In the tactics of psyops — psychological operations, the propaganda wars of words and messing with opponents’ minds — Vladimir Putin has been winning in the latest round of his battle for Ukraine and making Russia great again.
Now moving in from Belarus towards Kharkiv, in the Donbas enclave, and along the Black and Azov seas, the Russians are bombed up and ready to go. In the past few days artillery and missile units have moved in from remote Siberia. More telling perhaps are reports that blood transfusion stocks have been delivered to forward casualty clearing stations. Action could now be less than 48 hours away. Airliners have been diverted from Ukrainian air space and Russian naval forces have warned shipping away from the Azov Sea.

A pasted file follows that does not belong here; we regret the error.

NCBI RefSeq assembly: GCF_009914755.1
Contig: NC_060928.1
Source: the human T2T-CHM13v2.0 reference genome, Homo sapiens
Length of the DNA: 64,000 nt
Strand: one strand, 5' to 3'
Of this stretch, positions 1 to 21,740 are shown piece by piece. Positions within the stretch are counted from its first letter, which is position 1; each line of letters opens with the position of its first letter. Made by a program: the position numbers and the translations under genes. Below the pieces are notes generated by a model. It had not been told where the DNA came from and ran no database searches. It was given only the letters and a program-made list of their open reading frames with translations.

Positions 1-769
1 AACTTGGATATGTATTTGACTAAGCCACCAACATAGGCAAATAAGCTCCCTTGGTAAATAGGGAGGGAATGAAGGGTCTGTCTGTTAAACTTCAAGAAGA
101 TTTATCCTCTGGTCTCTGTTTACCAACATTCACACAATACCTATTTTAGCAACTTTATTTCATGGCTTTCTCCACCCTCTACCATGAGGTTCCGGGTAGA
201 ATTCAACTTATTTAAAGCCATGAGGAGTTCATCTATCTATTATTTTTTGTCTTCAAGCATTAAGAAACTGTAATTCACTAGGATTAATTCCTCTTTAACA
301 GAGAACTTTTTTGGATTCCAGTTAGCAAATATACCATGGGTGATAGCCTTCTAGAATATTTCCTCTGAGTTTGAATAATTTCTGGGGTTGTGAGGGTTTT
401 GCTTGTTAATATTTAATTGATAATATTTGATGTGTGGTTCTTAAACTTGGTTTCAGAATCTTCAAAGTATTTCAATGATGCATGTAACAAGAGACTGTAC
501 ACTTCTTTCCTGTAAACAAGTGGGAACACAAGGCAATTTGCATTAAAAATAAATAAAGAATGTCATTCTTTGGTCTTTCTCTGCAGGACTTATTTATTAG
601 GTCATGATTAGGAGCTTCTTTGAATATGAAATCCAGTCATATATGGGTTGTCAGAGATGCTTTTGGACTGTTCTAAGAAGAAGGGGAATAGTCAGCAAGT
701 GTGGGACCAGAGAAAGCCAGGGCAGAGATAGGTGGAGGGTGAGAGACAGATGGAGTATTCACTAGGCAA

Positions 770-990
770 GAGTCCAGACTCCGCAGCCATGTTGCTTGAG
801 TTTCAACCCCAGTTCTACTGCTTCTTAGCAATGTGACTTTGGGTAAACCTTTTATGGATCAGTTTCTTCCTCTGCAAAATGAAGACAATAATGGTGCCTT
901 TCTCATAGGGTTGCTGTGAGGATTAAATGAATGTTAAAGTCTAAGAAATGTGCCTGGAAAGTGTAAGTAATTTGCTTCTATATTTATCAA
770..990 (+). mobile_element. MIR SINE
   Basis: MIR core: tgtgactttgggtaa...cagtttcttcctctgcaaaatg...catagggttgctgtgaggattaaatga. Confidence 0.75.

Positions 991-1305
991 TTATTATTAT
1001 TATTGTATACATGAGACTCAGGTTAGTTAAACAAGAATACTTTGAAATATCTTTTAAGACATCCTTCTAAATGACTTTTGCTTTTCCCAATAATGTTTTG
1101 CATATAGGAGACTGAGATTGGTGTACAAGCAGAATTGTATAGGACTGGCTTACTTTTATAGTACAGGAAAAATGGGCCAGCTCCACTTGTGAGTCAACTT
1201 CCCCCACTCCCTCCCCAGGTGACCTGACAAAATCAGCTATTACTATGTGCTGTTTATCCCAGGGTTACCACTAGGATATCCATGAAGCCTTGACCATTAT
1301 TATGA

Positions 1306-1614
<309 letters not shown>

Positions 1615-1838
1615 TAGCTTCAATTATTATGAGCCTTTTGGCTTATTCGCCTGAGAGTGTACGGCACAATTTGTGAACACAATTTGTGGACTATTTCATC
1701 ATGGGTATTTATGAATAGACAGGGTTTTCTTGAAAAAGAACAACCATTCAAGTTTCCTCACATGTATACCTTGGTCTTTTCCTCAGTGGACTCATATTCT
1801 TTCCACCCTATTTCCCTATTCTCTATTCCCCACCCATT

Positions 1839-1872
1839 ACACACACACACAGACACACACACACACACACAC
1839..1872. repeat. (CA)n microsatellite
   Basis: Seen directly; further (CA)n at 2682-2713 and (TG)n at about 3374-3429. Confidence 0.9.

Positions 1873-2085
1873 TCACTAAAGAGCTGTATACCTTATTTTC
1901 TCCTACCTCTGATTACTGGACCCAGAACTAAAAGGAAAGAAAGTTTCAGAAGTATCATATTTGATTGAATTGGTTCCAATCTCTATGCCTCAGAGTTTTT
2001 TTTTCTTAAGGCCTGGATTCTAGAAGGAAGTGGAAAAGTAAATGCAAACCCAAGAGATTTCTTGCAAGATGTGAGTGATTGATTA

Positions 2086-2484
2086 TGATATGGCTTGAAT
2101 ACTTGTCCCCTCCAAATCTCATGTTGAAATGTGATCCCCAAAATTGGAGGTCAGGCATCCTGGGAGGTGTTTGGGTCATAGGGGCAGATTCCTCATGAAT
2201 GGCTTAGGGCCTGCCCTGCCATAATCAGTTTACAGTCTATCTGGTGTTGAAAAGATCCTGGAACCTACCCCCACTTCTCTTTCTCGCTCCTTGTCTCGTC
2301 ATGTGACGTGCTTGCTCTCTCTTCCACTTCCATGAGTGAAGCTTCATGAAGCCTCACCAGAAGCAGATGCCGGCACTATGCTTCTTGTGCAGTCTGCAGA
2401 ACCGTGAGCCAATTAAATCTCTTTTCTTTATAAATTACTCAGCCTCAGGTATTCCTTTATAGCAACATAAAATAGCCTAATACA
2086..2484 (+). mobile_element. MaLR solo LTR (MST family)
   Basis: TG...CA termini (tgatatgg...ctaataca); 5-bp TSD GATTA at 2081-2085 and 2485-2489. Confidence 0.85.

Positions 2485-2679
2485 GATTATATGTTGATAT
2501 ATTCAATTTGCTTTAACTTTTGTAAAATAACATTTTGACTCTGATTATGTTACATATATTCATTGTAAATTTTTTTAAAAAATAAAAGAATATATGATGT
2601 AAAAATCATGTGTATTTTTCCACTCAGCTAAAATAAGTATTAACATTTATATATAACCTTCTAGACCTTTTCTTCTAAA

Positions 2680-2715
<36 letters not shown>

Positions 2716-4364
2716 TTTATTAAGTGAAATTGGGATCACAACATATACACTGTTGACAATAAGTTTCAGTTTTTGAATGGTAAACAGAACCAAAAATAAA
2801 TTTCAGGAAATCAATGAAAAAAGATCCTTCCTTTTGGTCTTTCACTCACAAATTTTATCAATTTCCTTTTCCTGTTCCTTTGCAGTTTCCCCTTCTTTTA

In the next two days, a flurry of meetings are scheduled including a request from Ukraine’s government to meet Putin’s representatives to find just what Russia intends now.
The Russian forces are carrying out their familiar tactic of maskirovka — a frenzy of different feints from different directions, to conceal the intended final lethal punch until the last minute. The first sign of a main assault is likely to be a sudden news blackout, which could come very soon.
But a major attack is a huge gamble for Putin, who is supreme at the tactics of modern hybrid war, but with a poor record as a long-term strategist.
His forces are not configured for a long-term occupation, nor a bloody guerrilla war. He can threaten to turn off Russia’s gas, on which so much of EU Europe depends. But this would cause chaos on markets and stock exchanges, in which Russia too would be a victim.
Even Putin’s mastery of fake news via social media could eventually put him and his commanders in the dock — and they would instantly be judged by an internet court of millions.